Friday, September 17, 2010

Aren't We Farming Yet?

We planted coffee before we knew what we were really doing. It fit most of the criteria we had for a crop we wanted to focus on:
Long-term orchard type crop
Not too intensive to care for
Plants and land-preps for them relatively inexpensive
 A few other crops that are grown around here may have very good returns but also demand huge labor costs and other expensive inputs (fertilizers & pesticides) in a short period of just a 3 or 4 months.
 Actually those first 50 coffee plants were free volunteers that we got from a neighbor. As a newcomer to the tropics, these seemed like an exciting, exotic crop to me, which made them just a little bit more alluring to get involved with. Later on I discovered the local wholesale value for the finished, un-roasted beans, plus the amount of post-harvest work it takes to get them to that point, and the attraction began to fade. Plus, coffee plants take 3 years to begin to bear reasonable sized crops; they’re still far from fully mature. Marketing directly to coffee consumers in the U.S. rather than one of the corporate buyers here, like Nestle, is another business altogether, involving a great deal more volume than we’d have access to for a long time. Something on the order of shipping container loads of the stuff. So, our timid little planting of young coffee seedlings on some of our most marginal slope land hasn’t ever developed beyond that point; after 2 years I’m still waiting to see if we’ll get more than what’s needed for our own consumption.
What did happen soon after this was that we heard about a local grower of a commercially valuable type of banana who was doing well at inter-island export with his crops. We went right away to visit him. We told him we’d already ordered 50 young banana plants and wanted to get some more information from him on growing them if he was agreeable. After he learned that Edna manages her family’s 8 hectares (20 acres) now under cultivation, he turned serious and challenged us to instead, at the least, place a minimum order for 2000 seedlings, enough for one hectare (2.5 acres). Otherwise, he said, we were just playing around at growing these when we ought to be very serious about such a rewarding crop. And, he said, we wouldn’t have fun growing just 50; with the ante up to 2000, things are a good deal more fun. This was actually the plan he himself had followed, starting with a 1.5 hectare planting and then, 14 months later when they matured and gave their first crop, he used the considerable proceeds to expand out right away to fill the 8 additional hectares where we visited him. Now, 3 years after starting his plan, it was very obvious that he was doing quite well, and in the process of yet another, larger expansion at a different location.
So, we went home, feeling both giddy in our heads and sort of sick in our bellies, knowing this was an incredible financial challenge for us to consider. But we also knew that any other plan was not significantly moving us forward financially and that failing to make some sort of drastic change to the management of the farm from its present cropping, which is primarily field corn, was actually going backwards, slowing but surely sinking into a desperate mire of further poverty.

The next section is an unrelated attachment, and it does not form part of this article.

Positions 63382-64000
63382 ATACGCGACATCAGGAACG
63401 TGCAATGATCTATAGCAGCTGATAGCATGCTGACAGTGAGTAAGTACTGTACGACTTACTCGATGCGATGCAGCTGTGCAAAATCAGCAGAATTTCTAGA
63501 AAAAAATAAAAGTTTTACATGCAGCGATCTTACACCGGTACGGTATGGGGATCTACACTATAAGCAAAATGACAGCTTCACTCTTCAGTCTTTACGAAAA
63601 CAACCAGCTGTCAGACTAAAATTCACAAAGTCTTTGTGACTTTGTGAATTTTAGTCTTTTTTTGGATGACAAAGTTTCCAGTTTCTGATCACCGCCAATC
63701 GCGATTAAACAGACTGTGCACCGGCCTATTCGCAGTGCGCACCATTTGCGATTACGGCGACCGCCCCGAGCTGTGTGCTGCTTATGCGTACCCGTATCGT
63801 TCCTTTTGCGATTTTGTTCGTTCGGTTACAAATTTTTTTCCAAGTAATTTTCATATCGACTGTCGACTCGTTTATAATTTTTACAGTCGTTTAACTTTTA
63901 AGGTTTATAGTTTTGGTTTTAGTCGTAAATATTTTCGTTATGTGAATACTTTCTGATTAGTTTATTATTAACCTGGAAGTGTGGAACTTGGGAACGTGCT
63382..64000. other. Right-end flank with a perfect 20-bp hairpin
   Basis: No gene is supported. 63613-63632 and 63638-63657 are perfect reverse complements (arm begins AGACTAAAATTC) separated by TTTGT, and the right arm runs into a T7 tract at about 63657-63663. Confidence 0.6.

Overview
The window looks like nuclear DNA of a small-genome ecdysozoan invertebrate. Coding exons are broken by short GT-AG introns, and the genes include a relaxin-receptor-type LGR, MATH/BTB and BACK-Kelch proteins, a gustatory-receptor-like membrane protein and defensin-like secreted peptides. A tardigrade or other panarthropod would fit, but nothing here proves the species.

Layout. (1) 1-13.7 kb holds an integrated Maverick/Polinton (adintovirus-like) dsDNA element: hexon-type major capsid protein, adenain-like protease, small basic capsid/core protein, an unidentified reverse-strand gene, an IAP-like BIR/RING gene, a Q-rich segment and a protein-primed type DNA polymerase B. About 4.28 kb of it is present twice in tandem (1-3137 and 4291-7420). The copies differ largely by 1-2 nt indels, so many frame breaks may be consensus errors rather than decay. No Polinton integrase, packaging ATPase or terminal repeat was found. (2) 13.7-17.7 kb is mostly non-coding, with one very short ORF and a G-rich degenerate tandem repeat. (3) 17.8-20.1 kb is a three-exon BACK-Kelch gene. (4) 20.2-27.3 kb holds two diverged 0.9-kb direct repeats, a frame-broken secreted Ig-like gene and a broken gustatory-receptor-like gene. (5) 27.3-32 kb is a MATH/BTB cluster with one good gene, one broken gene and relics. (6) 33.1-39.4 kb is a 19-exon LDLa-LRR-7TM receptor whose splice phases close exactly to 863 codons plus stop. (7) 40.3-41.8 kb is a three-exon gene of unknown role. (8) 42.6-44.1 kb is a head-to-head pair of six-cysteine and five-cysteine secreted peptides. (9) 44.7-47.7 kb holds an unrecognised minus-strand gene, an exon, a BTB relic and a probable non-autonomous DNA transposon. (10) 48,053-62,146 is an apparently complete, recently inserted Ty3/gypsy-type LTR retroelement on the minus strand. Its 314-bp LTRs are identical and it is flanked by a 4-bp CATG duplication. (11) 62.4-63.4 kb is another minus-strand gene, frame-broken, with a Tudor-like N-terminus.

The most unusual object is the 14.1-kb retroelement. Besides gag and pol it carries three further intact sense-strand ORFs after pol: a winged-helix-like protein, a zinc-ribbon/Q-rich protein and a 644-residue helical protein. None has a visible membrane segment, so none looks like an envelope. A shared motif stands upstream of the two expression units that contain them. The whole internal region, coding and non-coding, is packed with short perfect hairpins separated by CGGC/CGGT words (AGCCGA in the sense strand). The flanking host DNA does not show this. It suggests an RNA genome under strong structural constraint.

Making money from growing field corn is the essence of the term oxymoron. The fertilizer companies, the seed companies, the corn buyers, and the banks that often finance all of this activity, they all make money. But the farmers that I observe around here usually operate at a net loss when it comes to this crop. And this is exactly the same scenario for farmers in the U.S. In fact, most of the very same multi-national corporations that American farmers do business with are here in the Philippines as well as most other South-East Asian countries for the same profitable game. Monsanto, Bayer, Syngenta, Dow, etc. all have offices and sales reps throughout the area. It’s sort of like they know a great way to make easy bucks season after season, so they just have to duplicate their operations wherever farmers are still out in the sun and soil struggling to make a living. 


  1. Hey Uncle, your approach to farming is definitely pragmatic! And heck, it's exciting to read about!

    I heard about Monsanto suing farmers for saving their own (soybean) seeds in the US, because the seeds were originally bought from Monsanto. Sounds ridiculous, huh? I can't believe this is actually happening. Saw that in the documentary "Food, Inc." a few months ago. Makes me nervous about all of that fine print when I think about doing business with other companies, that's for sure.

    I was very relieved when I read in the news in March that a federal judge had blocked the patenting of human genes. Unrelated, I know, but on the same course of companies putting patents on things that are completely inappropriate. Gene Patenting of food products is already being allowed, but if Human Gene Patenting was allowed, it would essentially block things like cancer research due to patent lawsuits.
    Okay, there's your niece's tangent for the day! haha :)
    Take care, Uncle Charles, much love from WA state!

  2. Rebecca, Monsanto isn't really to blame, they're just behaving, surviving and/or succeeding according to the standard corporate model. Have you seen a documentary called "The Corporation," based on the book "The Corporation: The Pathological Pursuit of Profit and Power" by Joel Bakan? The movie is a 2003 Canadian release which can be seen on YouTube. I recall one of those in the documentary, a corporate CEO or President, saying that what corporations often do in the pursuit of their profits will someday be illegal. Must see stuff, and I owe my knowledge of it to your favorite grandpa in Yuma!


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